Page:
Hardware and Construction:

This mechatronics project requires a variety of parts that can be organized into subsystems of the overarching project.

Dual-Action Cylinder:
* 1-1/4" Diameter Chemical-Resistant Slippery PTFE Rod (1')
* 2.62 mm Wide, 17.86 mm ID Oil-Resistant Buna-N O-Ring (pack of 25)

Pneumatics Hardware:
* California Air Tools Light & Quiet 1P1060S Portable Air Compressor
* Firm polyurethane tubing for air and water, 1/8" ID, 1/4" OD
* Polypropylene Push-to-Connect Tube Male Connector, 1/4" Outside Diam, 1/8 NPTF
* ¼” FNPT - ¼” Tru-Flate design T-style Plug
* SharkBite ¼” OD x ¼” MIP Male Adapter
* Push-to-Connect Tube Fitting for AirStraight Connector, for 1/4" Tube OD (x10 or as needed)
* Push-to-Connect Tube Fitting for AirTee Connector, for 1/4" Tube OD

Controller Case:
* 1/8" Acrylic

Electronics (PCB):
* PIC32MX170F256B-50I/SP
* MCP4922-E/P
* DRV8256E Single Brushed DC Motor Driver Carrier (x2)
* DC DC CONVERTER 5V 15W
* ILI9341 2.8" SPI TFT LCD Display 240X320 Module
* CSTLS8M00G53-B0
* L4931CZ33-AP
* 1 uF capacitor (x3)
* 0.1 uF capacitor (x2)
* 10 uF capacitor
* 3.3 kΩ resistor
* 1.7 kΩ resistor
* 330 Ω resistor
* 4.7 uF capacitor
* MPLAB® SNAP
* FTDI Serial TTL-232 USB Cable
* Micro USB cable
* 2 Position wire to board terminal block (x5)
- 0.100" (2.54mm)
- through hole
- horizontal with board
* Jumper wires
* Honeywell pressure sensor, 150 psi (1034.21kPa)
- vented gauge male - 0.19" (4.93mm) tube)
- 0.5 V ~ 4.5 V
- 8-DIP (0.524", 13.30mm)
- top port
* Finpro PCB! (Gerber files in git repo)

Electronics (large components):
* NNT digital pressure regulator
* NITRA solenoid valve: 24 VDC, 3.0W
- double solenoid
- 5-port (4-way, 3-position)
- center closed
- Cv=0.67
- 11mm DIN style wiring plug
- (1) 1/8in female NPT inlet(s), (2) 1/8in female NPT outlet(s), (2) 1/8in female NPT exhaust(s)
* Murrelektronik solenoid valve cable (x2)

Additionally, information regarding the assembly of this project can be found in the manual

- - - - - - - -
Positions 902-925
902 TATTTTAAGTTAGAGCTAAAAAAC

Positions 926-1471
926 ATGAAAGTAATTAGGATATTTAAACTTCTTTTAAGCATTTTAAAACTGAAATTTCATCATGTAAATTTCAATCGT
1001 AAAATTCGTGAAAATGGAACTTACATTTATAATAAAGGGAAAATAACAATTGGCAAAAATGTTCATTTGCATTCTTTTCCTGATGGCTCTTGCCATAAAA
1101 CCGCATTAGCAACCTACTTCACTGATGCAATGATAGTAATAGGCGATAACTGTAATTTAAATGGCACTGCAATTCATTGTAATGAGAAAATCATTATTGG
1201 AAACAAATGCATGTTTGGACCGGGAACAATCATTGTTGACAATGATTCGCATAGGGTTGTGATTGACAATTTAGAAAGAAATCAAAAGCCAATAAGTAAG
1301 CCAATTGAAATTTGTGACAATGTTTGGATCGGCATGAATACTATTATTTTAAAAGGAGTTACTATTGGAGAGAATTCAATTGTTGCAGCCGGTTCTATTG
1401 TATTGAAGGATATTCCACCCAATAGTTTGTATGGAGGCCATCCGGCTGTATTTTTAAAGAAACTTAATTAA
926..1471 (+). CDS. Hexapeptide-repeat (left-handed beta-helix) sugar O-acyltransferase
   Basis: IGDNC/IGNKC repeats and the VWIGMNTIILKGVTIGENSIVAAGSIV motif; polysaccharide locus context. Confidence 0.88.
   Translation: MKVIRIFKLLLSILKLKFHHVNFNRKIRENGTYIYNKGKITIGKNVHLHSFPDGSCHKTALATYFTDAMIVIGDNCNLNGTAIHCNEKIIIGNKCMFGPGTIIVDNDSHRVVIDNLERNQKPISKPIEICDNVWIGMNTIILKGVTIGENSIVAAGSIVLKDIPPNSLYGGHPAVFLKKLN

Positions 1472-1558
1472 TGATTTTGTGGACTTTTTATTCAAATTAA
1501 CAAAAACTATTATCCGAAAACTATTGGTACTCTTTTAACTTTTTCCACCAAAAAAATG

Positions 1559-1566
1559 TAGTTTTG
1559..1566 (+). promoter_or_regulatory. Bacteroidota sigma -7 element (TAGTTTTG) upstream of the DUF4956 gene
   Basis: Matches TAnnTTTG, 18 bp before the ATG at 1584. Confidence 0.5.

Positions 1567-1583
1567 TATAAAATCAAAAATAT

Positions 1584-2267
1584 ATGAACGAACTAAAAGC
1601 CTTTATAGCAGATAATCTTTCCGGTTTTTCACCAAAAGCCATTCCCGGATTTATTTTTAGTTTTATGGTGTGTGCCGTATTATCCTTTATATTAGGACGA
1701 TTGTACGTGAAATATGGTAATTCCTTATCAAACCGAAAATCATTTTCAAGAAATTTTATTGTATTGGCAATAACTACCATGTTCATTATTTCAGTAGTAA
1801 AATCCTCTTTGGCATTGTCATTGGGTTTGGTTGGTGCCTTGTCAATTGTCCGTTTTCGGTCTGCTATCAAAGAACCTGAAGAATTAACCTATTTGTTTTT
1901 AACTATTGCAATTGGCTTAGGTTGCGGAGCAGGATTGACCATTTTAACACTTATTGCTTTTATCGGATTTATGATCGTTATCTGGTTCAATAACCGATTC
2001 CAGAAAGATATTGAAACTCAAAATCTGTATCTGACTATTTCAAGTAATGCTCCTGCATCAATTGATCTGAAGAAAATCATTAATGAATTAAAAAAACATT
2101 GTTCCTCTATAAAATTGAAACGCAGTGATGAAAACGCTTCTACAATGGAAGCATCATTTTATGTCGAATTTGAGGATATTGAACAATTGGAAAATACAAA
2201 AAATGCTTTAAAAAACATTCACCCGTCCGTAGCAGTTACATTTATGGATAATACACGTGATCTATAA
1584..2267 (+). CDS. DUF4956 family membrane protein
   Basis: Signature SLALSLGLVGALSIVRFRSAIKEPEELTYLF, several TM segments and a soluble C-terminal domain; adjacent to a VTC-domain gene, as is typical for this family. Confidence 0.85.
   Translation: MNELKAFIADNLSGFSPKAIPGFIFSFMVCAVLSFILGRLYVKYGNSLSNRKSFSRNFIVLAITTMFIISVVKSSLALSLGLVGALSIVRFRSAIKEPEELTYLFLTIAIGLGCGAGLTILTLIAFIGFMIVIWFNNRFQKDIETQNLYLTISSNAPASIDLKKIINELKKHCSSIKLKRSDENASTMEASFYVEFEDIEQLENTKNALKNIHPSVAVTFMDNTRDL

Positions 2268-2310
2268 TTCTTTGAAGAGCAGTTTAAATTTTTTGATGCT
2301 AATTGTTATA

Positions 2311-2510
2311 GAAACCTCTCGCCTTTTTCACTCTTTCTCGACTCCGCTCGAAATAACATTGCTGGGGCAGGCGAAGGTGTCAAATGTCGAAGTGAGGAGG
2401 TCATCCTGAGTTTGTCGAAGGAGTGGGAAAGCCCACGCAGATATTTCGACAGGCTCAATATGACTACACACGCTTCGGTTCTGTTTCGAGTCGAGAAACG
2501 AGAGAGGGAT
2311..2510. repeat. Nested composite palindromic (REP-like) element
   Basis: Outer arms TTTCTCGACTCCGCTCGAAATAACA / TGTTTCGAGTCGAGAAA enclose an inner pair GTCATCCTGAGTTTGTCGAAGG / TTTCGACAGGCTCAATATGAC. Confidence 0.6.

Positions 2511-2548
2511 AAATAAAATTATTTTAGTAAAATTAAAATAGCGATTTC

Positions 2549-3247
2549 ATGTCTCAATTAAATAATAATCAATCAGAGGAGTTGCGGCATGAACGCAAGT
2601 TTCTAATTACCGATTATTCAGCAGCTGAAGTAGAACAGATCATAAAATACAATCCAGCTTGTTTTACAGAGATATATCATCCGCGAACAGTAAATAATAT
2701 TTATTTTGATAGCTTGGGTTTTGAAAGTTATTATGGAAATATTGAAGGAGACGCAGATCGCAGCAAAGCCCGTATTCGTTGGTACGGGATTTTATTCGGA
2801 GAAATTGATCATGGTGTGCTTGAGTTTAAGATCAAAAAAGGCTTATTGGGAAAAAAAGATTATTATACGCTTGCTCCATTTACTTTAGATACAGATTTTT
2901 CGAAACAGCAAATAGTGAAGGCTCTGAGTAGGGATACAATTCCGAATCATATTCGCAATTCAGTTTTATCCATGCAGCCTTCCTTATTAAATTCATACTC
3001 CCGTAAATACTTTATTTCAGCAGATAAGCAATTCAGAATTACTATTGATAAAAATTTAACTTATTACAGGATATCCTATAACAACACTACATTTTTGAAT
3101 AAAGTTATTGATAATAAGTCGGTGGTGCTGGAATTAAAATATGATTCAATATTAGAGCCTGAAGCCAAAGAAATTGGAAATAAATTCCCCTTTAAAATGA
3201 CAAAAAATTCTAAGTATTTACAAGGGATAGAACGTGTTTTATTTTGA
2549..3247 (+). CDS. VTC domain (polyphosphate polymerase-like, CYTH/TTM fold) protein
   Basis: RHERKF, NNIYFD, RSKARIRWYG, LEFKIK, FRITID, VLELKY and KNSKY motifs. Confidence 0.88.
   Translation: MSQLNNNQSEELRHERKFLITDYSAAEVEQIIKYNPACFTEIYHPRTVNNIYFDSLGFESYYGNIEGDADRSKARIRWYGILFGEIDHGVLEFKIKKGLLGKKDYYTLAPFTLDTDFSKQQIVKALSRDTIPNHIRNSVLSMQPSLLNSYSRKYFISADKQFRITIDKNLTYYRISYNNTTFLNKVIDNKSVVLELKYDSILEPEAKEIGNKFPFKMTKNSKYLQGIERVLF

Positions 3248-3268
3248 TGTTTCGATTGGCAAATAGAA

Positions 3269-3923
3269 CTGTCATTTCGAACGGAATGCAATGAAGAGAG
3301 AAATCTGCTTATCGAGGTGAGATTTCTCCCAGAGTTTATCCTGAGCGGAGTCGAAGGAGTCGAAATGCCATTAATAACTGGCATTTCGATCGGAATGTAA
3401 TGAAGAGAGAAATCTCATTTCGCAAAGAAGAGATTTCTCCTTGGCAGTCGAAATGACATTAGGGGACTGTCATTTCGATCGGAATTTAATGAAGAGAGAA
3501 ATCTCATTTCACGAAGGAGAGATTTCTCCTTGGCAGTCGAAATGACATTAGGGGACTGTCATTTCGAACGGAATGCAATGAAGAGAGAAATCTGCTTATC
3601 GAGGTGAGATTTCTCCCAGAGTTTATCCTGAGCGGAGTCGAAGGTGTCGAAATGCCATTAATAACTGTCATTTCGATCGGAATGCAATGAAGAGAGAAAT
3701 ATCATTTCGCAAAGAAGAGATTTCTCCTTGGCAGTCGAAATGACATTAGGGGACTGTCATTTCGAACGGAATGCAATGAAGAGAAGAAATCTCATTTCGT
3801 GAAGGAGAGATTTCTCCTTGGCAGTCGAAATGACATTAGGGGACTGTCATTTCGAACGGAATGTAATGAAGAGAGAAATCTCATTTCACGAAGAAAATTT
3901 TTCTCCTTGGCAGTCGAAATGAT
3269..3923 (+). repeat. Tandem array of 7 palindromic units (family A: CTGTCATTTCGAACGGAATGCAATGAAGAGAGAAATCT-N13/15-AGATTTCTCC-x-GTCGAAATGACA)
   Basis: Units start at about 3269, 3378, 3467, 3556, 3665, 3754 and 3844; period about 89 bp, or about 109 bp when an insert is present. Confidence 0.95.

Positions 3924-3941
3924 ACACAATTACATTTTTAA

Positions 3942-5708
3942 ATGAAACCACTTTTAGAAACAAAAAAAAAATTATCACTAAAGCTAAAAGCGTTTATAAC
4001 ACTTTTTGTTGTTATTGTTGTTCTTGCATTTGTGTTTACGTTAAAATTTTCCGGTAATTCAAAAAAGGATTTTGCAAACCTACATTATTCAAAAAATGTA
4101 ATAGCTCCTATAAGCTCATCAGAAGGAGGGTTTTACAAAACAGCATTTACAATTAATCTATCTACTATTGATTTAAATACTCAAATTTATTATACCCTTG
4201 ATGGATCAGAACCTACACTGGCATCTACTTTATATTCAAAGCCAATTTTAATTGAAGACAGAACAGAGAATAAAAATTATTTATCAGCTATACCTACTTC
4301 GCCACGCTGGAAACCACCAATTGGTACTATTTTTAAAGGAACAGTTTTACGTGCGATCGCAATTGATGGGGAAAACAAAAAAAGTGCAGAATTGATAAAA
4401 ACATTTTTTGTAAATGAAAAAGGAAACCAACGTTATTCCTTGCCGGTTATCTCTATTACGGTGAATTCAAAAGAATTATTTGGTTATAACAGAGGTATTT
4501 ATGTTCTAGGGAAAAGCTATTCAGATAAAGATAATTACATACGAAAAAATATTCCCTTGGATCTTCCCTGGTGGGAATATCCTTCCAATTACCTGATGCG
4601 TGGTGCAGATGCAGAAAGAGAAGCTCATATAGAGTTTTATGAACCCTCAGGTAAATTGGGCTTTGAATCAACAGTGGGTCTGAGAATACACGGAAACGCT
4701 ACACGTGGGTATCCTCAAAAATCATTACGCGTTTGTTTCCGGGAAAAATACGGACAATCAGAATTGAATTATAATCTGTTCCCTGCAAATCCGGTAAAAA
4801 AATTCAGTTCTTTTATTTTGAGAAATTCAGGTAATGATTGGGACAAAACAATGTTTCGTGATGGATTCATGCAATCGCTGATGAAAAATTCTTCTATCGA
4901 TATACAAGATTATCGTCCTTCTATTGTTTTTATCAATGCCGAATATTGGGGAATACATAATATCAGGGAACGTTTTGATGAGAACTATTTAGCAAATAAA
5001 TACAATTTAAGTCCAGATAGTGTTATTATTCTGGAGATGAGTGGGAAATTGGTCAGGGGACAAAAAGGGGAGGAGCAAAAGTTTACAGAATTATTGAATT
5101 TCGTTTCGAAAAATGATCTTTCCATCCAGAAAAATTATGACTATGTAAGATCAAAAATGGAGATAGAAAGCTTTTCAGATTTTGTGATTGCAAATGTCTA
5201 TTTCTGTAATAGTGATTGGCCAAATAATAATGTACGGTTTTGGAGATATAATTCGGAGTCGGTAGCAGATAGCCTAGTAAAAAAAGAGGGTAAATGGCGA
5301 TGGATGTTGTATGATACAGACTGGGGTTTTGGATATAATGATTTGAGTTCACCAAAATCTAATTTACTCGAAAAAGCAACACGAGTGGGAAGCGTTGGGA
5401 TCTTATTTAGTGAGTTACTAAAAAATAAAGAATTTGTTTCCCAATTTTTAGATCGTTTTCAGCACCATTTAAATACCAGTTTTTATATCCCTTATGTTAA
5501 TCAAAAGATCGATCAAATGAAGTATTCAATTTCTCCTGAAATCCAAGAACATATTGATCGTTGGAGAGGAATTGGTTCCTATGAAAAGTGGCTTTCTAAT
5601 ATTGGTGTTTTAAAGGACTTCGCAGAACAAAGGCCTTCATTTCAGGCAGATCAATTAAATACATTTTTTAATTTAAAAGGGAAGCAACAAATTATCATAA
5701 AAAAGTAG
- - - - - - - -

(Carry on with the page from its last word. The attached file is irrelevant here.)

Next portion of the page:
The construction of this project utilizes laser cutting, milling, lathe work, 3D printing, and a little bit of work on the band saw.

From left to right: finished cylinder, testing case, pcb assembly with case, component setup

Discussion, Challenges, and Solutions:

As with any mechatronics project, there were a good deal of challenges along the way. However the two most significant were the mechatronics troubleshooting of real-life systems, and the search for undocumented product information.

Troubleshooting challenge:
A significant amount of time was spent attempting to debug all different iterations of the board. Many hours were spent desoldering and resoldering components just to be sure they worked.

Protip: just make your own footprints for your PCB design! Otherwise, your pcb might look like this

Unfortunately, two L4931 voltage regulators did not make it through this quarter.

Documentation challenge:
While purchasing copies of more well-known branded items helped to trim down the budget, such products don't always come equipped with full documentation. The most difficult of these challenges was with the replacement pressure regulator, as some crucial information was left off of the included datasheet.

Note: additional documentation recording tips, tricks, and supplemental information learned throughout the course of this project are included with the manual in the git repo.